“A process may change too slowly or too fast in relation to another process, the relationship between their temporal scales determining in part their respective capacities to affect one another. Even when two processes operate at similar scales, the result of their interaction may depend on their coupled rates of change.”

Example, lifted from elsewhere:

Heterochrony (from the Greek hetero meaning “other” and chronos meaning “time”) describes a change in the timing of ontogenetic events between two taxa. These can be the result of relatively small genetic changes that may not even be alterations in DNA sequence, but in the timing of particular genes being expressed during development.

Hetrochronous processes arise from “interplay between rate-dependent phenomena (like chemical reaction and diffusion effects) and rate-independent phenomena” such as enzymes, which control rates (enzymes are catalysts).

The fact that embryological development is all about rates of change which are coupled or uncoupled through the action of genes and gene products, suggests that the processes underlying embryological development may be viewed as a kind of ‘computer program’. But this metaphor should be used carefully because there are different kinds of computer programs presupposing different forms of time, some using sequential or serial time, others departing sharply from these linear forms of temporality.

Stuart Kauffman:

It is a major initial point to realize that, in whatever sense the genomic regulatory system constitutes something like a developmental program, it is almost certainly not like a serial-processing algorithm. In a genomic system, each gene responds to the various products of those genes whose products regulate its activity. All the different genes in the network may respond at the same time to the output of those genes which regulate them. In other words, the genes act in parallel. The network, in so far as it is like a computer program at all, is like a parallel-processing network. In such networks, it is necessary to consider the simultaneous activity of all the genes at each moment as well as the temporal progression of their activity patterns. Such progressions constitute the integrated behaviors of the parallel-processing genomic regulatory system.

If there were a sequential, linear order in the embryological process, then new structures could only be developed at the end of a sequence (“terminal addition”), but because various processes in embryonic development occur in parallel, “new designs may arise from disengaging bundles, or more precisely, from altering the duration of one process relative to another.” Again, this is heterochrony– the most well-known case is the process of neotony. Deleuze finds neotony interesting also because it demonstrates a case where the loss of features can generate novelty, not just the addition of features- Darwinian evolution isn’t a march forward to more and more complexity necessarily [or, I’ll step in, if it is, that is the result of more diversity and more interaction, not an inherent drive in a linear evolutionary process.] Relationships of evolutionary fitness are ever-changing.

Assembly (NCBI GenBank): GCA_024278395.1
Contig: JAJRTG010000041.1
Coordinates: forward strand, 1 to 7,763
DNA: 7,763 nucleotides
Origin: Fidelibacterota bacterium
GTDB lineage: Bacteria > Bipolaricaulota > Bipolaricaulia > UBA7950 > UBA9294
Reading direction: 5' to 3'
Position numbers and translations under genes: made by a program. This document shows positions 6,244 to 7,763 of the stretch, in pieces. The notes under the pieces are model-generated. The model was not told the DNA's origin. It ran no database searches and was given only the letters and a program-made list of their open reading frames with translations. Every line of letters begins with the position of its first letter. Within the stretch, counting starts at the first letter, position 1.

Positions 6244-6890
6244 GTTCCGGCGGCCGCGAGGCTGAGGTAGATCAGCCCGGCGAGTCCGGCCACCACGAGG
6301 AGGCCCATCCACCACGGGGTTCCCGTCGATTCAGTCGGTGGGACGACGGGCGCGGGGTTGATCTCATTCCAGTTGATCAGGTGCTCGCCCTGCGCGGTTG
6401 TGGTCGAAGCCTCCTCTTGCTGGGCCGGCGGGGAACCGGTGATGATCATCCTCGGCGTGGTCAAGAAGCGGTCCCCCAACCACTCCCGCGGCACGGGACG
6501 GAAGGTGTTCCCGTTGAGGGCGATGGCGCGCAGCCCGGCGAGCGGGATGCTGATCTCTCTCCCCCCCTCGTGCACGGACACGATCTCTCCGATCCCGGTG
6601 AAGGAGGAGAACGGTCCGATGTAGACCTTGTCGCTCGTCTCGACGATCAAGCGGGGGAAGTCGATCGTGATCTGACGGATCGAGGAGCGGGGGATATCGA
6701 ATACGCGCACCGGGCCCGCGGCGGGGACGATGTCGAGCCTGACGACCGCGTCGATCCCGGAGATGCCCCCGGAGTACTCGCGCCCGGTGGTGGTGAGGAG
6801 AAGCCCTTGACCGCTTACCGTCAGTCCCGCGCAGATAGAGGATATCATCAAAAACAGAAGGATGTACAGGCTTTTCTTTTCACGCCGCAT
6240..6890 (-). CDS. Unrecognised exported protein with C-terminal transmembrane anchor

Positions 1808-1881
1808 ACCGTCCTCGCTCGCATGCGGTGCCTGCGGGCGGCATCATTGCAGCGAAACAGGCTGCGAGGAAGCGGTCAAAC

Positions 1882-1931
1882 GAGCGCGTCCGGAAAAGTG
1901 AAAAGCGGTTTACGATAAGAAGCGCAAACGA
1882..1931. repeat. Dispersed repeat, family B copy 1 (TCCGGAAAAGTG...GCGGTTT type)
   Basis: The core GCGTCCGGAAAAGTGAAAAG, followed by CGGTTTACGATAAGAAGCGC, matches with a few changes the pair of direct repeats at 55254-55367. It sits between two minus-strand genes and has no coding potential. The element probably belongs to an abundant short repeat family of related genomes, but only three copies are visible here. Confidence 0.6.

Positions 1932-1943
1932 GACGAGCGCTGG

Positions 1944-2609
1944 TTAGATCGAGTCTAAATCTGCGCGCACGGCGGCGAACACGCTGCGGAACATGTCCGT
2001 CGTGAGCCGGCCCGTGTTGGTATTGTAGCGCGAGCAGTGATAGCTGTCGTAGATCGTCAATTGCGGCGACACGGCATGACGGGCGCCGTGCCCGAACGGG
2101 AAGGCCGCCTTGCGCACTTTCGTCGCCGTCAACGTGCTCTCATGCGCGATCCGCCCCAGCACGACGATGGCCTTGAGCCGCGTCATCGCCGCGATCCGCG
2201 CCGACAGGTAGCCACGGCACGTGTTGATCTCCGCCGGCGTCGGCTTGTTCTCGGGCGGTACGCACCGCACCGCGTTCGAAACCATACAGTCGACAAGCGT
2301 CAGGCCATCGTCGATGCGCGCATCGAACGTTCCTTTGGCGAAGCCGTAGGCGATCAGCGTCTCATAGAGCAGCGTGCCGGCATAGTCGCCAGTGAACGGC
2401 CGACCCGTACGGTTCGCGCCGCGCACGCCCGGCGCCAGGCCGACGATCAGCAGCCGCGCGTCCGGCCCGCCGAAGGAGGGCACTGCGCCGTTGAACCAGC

[S]ymbiosis is defined as an assemblage of heterogeneous species which persists for long periods, relative to the generation times of the interacting organisms, and which typically leads to the emergence of novel metabolic capabilities in at least one of the partners. The emphasis on long duration is due to the need for coevolution between the partners, both of which need to have exerted selection pressures on each other biasing
the long-term accumulation of their genes and bodily traits.

[..]

Photosynthesis, the ability to ‘bite’ into solar radiation to produce chemical energy stored in sugars, and respiration, the ability to tap into a reservoir of oxygen as fuel to burn these sugars, are both thought to have emerged through cellular level symbioses with micro-organisms. At larger scales, examples include the autonomous communities of micro-organisms which line the guts of hervibores allowing them to digest cellulose, the bacteria that allow legumes to fix nitrogen, and the fungi which permit many plant roots to get access to phosphorous. In all these cases, novel capabilities to exploit otherwise unavailable resources have come about not through a slow and gradual accumulation of favourable mutations but through an accelerated process: meshing the capabilities of two or more heterogeneous populations of organisms followed by the subsequent coevolution of the partners

” When discussing intensive processes Deleuze usually divides the subject into singularities and affects, but sometimes he uses an alternative and equivalent formulation in terms of speeds and affects: speeds of becoming and capacities to become.

 

The Virtual Spacetime

[In the last chapter] I described the elements which, according to Deleuze, constitute the content of a nonmetric continuum: changing populations of virtual multiplicities (conceived as complex ideal events) and a quasi-causal operator which assembles this heterogeneous population into a plane of consistency. This particular breakdown of the contents of the virtual is, of course, speculative, and as such, it may very well turn out to be wrong. There is, as I said, an empiricism of the virtual, even if it does not (and should not) resemble the empirical study of the actual. But while the specific solution which Deleuze proposes may turn out to be inadequate, he should get credit for having adequately posed the problem. In order to get rid of essentialist and typological thinking it is not enough to denounce the transcendent and affirm the immanent. Replacing Plato’s transcendent essences with Aristotle’s immanent natural states, for example, gets us out of essentialism but not of typological thought. One must also give mechanisms of immanence (however speculative) to explain the existence, relative autonomy and genetic power of the virtual.